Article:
by Pamela Hobart Carter
One morning, it’s quiet.
One morning, he isn’t down first, brewing the sputtering espresso, opening and banging doors and drawers for newspapers and spoons.
One morning, you’re first.
You don’t understand until you check the clock on the stove, the clock on the microwave, your wristwatch, and add all the numbers for the same result.
Your heart hammers, your feet pound up the stairs and race to his door—shut, and darkening the hall. (Only half-awake, you missed this on your way down, the too-dark hall. He likes to air his room and let the day circulate.)
Hand-on-knob, you hesitate. He’s just sleeping in.
For the first time ever?
He was tired last night.
The soft noises from the other side of his door may be a sleeper’s long breaths or the curtains luffing in the morning breeze.
You draw your hand away, step backwards a couple of paces, turn, and walk to the kitchen where you linger over buttered toast and a hard-boiled egg. The house has a lovely stillness. It smells of singed crust and newsprint. The Times is entirely your own. It is possible to savor your coffee in this solitude.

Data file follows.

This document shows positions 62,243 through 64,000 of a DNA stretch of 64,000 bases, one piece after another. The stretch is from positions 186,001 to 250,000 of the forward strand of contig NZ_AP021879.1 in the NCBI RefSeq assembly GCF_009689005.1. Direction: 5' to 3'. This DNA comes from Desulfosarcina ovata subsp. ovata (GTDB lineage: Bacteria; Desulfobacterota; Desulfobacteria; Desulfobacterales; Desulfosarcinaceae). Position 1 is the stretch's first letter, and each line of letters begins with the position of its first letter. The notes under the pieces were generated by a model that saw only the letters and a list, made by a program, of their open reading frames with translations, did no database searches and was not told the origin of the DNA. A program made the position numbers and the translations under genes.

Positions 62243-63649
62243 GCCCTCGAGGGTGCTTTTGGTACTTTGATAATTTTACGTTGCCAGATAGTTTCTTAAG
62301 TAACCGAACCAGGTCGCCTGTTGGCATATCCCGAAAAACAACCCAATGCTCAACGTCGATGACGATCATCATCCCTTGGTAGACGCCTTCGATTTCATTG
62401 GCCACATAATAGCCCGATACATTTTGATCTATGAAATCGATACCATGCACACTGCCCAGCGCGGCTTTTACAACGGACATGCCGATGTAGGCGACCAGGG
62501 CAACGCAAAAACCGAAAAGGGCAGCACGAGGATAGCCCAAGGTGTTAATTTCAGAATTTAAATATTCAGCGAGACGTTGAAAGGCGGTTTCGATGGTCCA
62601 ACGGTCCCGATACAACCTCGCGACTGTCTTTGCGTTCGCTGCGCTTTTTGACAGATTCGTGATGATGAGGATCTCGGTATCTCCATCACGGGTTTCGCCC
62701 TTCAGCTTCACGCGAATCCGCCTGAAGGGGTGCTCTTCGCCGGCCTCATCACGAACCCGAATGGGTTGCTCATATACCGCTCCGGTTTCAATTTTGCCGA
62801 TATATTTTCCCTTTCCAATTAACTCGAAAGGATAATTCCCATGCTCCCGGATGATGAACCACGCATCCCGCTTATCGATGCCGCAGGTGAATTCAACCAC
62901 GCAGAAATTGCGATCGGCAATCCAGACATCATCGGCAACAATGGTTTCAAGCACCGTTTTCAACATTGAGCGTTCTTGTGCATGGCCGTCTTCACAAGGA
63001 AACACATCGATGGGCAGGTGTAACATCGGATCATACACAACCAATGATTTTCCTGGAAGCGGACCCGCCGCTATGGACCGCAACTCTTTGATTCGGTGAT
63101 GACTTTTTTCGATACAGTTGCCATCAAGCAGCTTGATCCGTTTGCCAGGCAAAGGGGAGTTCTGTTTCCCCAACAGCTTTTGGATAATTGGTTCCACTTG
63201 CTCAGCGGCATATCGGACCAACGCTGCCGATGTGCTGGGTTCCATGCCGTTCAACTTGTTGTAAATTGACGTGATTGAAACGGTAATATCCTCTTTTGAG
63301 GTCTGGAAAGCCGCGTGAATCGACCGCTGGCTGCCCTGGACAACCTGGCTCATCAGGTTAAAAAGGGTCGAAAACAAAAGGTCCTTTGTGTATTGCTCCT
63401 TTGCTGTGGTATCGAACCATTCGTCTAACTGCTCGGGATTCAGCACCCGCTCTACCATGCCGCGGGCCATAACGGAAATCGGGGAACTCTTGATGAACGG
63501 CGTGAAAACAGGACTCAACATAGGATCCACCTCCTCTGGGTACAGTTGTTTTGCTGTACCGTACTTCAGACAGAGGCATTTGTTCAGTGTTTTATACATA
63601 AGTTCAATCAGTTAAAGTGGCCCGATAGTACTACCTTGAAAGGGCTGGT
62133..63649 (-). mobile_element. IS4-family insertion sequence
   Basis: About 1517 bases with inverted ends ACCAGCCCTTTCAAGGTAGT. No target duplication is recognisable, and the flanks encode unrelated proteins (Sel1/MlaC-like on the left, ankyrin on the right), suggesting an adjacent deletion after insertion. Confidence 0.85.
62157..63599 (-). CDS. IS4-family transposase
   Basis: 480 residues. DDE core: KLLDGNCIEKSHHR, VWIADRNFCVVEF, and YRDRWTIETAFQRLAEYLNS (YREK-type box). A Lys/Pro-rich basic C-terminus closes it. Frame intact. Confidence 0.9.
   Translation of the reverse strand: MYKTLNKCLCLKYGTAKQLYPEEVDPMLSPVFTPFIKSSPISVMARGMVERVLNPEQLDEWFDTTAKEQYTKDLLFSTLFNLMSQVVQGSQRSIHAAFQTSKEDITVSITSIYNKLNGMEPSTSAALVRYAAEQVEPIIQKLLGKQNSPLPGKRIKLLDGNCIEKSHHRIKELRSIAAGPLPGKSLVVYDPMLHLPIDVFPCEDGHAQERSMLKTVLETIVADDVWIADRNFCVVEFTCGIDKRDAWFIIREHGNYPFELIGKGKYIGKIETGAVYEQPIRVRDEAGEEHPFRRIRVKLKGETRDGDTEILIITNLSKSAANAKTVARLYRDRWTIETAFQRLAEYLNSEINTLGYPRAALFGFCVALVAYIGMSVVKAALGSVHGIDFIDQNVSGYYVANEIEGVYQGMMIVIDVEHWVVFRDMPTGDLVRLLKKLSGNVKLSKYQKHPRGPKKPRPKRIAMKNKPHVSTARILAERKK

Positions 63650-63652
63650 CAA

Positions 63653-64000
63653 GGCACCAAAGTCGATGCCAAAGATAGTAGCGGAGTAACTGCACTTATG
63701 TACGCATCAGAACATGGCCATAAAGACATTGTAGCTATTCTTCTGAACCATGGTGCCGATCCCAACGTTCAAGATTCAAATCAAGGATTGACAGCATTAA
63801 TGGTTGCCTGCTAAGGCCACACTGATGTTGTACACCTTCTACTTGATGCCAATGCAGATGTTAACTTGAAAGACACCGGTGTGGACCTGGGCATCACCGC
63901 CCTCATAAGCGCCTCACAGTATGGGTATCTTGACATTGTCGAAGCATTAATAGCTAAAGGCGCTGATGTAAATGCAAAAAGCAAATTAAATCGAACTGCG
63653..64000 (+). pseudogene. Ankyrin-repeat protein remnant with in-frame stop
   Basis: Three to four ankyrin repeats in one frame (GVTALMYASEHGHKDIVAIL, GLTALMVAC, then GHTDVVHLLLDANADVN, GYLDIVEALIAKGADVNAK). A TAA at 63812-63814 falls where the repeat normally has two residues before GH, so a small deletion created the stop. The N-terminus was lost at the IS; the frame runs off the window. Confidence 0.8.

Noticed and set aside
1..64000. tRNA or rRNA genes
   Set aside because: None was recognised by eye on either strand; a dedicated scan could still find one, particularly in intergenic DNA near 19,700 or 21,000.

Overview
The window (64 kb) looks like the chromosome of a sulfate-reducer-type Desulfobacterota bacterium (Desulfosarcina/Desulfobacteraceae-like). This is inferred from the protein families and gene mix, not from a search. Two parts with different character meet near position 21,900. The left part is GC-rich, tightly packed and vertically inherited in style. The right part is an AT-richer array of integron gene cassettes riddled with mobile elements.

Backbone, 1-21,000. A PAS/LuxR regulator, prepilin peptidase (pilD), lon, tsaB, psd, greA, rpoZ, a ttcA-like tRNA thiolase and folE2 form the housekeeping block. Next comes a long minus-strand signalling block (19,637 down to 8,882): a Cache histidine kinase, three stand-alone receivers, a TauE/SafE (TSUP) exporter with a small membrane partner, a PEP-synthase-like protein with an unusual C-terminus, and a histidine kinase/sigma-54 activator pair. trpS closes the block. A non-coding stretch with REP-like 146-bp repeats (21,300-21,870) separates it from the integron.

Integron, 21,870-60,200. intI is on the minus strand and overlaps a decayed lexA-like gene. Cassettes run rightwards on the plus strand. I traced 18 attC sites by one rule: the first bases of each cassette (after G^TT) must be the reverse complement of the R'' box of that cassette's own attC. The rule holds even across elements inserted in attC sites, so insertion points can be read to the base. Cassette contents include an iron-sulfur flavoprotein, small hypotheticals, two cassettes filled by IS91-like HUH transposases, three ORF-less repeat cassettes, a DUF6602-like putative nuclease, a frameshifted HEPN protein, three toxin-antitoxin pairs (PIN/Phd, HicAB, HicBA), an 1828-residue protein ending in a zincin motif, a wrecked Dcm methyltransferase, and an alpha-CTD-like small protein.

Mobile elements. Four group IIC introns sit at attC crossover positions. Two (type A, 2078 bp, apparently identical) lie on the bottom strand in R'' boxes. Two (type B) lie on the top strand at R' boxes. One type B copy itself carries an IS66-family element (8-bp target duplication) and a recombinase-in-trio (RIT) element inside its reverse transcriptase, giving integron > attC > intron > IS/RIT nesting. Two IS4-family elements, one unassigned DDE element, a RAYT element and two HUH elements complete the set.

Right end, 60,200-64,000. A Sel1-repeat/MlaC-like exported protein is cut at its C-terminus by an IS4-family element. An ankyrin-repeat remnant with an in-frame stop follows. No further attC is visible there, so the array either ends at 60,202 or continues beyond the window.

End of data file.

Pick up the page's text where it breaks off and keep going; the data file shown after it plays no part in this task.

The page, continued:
One morning, you’re first, and too happy to understand this is how death sounds.
Pamela Hobart Carter has worked as a geologist and teacher before becoming a writer. A few of her short, short plays have been produced in Seattle where she lives. More about Pam and her writing is at amazon.com and notalkingdogspress.com.